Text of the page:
61. When making mashed potatoes, after you drain the potatoes, return them to the hot pan, cover tightly and let steam for 5 minutes. This allows the potatoes to dry out so they'll mash to a beautiful texture and soak up the butter and cream more easily.
Spago, Los Angeles
62. If you want to make a proper Louisiana-style roux that's chocolate in color and rich in flavor, remember slow and low is the way to go.
Fresh Food Fast
63. For better-tasting asparagus, cure the stalks: Peel them, roll in equal parts sugar and salt, and let them sit for 10 minutes, then rinse off and prepare as desired.
Ciano, New York City
65. Always measure what you're baking. No shortcuts in pastry: It's a science.
Francois Payard Bakery, New York City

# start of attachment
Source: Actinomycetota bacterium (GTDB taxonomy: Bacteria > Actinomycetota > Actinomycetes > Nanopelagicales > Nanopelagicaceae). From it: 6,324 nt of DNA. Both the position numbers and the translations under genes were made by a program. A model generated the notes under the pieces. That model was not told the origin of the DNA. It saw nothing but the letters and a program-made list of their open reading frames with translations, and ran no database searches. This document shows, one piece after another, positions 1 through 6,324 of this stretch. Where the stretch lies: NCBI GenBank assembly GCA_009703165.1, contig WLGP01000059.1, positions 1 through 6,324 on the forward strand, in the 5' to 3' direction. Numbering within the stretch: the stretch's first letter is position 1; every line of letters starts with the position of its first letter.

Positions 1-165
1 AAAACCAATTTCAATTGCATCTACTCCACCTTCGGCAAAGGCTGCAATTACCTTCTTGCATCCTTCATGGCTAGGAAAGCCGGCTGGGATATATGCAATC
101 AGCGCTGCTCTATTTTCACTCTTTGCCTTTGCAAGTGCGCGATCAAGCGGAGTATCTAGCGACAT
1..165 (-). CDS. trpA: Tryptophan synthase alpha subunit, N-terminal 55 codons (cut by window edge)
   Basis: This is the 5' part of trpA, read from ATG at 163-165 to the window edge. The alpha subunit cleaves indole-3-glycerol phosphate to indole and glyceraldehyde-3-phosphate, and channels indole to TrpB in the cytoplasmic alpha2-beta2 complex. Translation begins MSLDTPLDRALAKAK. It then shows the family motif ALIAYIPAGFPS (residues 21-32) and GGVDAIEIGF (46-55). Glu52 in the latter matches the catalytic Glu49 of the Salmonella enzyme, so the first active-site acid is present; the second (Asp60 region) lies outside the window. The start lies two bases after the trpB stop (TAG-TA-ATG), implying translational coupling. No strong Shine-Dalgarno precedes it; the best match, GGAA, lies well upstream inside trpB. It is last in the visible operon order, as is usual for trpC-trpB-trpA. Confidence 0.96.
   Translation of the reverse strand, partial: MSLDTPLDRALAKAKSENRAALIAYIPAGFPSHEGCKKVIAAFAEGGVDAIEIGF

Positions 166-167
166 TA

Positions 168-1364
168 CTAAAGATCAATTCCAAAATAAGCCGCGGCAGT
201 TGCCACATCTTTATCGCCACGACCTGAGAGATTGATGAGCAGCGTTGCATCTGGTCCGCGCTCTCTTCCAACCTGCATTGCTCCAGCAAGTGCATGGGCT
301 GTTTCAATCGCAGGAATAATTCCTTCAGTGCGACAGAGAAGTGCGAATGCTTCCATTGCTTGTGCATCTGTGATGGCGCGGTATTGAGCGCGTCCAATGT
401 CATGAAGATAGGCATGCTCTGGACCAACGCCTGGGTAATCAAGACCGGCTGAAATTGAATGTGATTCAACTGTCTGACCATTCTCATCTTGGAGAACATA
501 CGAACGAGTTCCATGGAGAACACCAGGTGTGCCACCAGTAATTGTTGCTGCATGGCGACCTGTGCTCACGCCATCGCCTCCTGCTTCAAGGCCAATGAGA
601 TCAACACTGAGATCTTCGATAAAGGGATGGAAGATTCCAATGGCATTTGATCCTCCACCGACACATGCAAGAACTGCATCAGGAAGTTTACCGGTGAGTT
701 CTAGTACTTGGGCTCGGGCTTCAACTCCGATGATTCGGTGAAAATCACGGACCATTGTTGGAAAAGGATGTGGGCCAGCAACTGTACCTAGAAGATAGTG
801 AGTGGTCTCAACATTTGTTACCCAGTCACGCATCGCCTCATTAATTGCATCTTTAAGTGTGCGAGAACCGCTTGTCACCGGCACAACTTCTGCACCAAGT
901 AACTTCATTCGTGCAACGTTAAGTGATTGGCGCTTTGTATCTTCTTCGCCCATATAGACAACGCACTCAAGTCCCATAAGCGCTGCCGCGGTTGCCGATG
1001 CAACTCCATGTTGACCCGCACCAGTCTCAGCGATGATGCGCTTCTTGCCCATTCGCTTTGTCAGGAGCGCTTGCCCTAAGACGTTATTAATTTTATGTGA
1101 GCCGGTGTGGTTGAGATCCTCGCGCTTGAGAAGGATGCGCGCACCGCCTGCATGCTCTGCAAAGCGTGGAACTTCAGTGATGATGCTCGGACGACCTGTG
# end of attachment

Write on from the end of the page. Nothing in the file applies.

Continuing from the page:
66. When using fresh herbs such as cilantro or parsley, add whole stems to salads and sandwiches, and chop and stir leaves into salsas and guacamole.
Chefs vs. City
67. If you don't have time to brine your chicken, use this simple trick: Heavily salt the chicken (inside and out) about an hour before you cook it. Then pat it dry and roast. This ensures crispy skin and juicy meat.
Comme Ça, Los Angeles and Las Vegas
68. When made properly, risotto's richness comes from the starchy rice and the stock. As the risotto cooks, stir it with a wooden spoon in rhythmic movements that go across the bottom and around the sides of the pan. The rice should constantly be bubbling, drinking up the liquid as it cooks.
Lucques and AOC, Los Angeles
69. Use a cake tester to test the doneness of fish, meat and vegetables. It's my secret weapon — I use it in the kitchen to test everything.
Eleven Madison Park, New York City
70. Serving cake:
1. Serve at room temperature.
2. Don't "pre-slice" cake more than 20 minutes in advance. It dries out too quickly.
3. You don't have to eat the fondant. It's really pretty, but if you don't want a mouthful of pure sugar, peel it off.
4. The best cake comes from Baltimore. Just sayin’.
Ace of Cakes